Liability of the Federal Supervisor

What are the areas of liability for me as a Federal supervisor and what are some of the most important general points I need to be aware of relating to this liability?

There are three areas of liability that the federal supervisor should be aware of:

  • criminal,
  • civil and
  • administrative.

At any time, a supervisor can be held liable for one, two or all three depending on the situation. For example, if you ran a red light and hit someone else’s car while driving a government vehicle and you were delivering materials as part of your job, you could potentially be held liable in all three areas.

In criminal terms, you could receive a fine and lose your license, because you broke the law by running the red light. Criminal law operates on the premise that you should be punished for your actions so you won’t repeat them.

In civil terms, the victim may sue you to “be made whole” for the damages you inflicted and to return them to where they were prior to the accident.

Administratively, you may be given a letter of warning, suspended or terminated depending on the severity and the consequences of your actions.

The most important factor in liability relates to whether or not you were acting within the “scope of your employment”. In other words, were you doing what you were supposed to be doing (and how you were supposed to be doing it) as called for in your position description? If you depart from that scope of employment, you significantly increase your own personal liability and the government may no longer represent you or assume responsibility for your actions in your place (“substitution” through the “Theory of Agency”).


If there is a work sponsored party going on and someone who attended the party has a DUI/DWI or an accident on the way home, could the supervisor be held accountable? What if it is a personal party and there are lots of work folks there?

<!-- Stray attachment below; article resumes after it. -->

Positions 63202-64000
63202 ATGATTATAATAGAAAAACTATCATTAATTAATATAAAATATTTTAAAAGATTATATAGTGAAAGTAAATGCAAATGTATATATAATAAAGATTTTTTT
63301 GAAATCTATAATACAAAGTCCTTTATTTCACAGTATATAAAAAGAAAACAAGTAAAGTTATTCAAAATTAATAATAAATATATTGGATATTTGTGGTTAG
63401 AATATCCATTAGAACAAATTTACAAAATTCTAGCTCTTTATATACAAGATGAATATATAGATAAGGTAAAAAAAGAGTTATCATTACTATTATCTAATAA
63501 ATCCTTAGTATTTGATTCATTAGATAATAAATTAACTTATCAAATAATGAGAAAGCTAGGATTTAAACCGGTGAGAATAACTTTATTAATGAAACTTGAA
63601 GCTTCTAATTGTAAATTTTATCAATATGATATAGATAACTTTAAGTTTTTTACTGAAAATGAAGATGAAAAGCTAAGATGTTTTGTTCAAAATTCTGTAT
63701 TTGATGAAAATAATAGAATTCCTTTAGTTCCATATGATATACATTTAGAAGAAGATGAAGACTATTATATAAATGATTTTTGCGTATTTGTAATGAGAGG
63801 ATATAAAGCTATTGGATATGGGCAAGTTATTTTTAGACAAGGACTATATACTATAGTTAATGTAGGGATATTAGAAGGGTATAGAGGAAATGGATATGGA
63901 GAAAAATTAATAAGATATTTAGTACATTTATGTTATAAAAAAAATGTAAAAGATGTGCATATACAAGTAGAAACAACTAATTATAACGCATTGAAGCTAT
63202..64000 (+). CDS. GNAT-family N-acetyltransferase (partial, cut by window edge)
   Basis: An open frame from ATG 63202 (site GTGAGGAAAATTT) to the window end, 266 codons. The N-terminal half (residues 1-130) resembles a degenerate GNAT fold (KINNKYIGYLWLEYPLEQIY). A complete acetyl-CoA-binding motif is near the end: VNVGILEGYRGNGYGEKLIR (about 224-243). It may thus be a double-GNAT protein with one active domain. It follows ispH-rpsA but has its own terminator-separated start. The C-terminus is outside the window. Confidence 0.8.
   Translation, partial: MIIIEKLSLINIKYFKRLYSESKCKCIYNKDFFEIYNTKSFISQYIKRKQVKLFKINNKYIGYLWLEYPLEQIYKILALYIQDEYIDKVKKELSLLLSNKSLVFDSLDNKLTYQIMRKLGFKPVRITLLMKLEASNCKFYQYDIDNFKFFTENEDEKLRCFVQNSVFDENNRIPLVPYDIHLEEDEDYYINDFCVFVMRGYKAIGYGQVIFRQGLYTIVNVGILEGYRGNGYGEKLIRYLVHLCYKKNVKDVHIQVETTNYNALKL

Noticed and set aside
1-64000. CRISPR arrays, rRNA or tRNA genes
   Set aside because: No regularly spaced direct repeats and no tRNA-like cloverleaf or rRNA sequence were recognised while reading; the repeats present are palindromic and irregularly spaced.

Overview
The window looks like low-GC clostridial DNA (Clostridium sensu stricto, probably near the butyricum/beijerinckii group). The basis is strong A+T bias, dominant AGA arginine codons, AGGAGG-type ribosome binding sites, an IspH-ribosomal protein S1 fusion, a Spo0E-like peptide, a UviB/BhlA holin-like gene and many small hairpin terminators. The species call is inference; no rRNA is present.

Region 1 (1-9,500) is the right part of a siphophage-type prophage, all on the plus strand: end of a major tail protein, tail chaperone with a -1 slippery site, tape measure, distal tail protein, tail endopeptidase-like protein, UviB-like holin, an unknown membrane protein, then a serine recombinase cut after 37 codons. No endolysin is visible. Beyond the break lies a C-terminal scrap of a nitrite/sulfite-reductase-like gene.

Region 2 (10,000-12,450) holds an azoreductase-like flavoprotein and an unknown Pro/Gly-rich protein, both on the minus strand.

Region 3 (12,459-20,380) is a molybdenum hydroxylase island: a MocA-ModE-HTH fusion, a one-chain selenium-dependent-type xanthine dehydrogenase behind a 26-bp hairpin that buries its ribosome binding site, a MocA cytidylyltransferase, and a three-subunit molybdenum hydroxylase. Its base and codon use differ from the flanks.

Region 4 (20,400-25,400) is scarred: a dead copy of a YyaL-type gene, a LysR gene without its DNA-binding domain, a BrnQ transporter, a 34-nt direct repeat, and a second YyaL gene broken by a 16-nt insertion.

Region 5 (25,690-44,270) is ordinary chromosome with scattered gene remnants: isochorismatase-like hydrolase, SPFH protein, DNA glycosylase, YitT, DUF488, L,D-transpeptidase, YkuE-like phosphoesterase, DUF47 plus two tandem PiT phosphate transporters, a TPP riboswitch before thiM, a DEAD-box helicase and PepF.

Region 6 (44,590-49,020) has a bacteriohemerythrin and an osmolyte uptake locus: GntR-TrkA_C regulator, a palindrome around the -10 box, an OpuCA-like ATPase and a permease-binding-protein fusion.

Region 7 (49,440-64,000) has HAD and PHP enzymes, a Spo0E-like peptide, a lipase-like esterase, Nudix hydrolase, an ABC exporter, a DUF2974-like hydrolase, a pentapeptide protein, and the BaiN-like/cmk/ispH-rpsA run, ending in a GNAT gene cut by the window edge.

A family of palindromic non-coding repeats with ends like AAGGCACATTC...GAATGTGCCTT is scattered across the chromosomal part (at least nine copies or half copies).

Although alcohol cannot be served at government-sponsored events held on government property, nothing prohibits an off-site celebration where employees can purchase their own alcohol. If an employee attends an off-site event and does consume too much alcohol and is later arrested for a DUI/DWI or has an accident, the Service could face a liability issue. The specific legal issues are generally dictated by state law, however any such event would have a negative impact on the public’s perception of the Service and the Federal government as a whole.

Here are a few suggestions that may lessen the liability issues:

  • Hold alcohol-free parties and emphasize the Service's commitment to preventing drinking and driving. Provide plenty of nonalcoholic alternatives.
  • If you must serve alcohol, limit the amount of alcohol available to each person or the time frame in which alcohol is served. Provide transportation or designated drivers.

If the party is at an employee’s home, the same state laws would apply. There have been a few criminal cases recently where the person who provided the alcohol was held accountable for the actions of the impaired person. Anyone hosting an event where alcohol is served should pay close attention to their guests and offer alternative rides if they are impaired.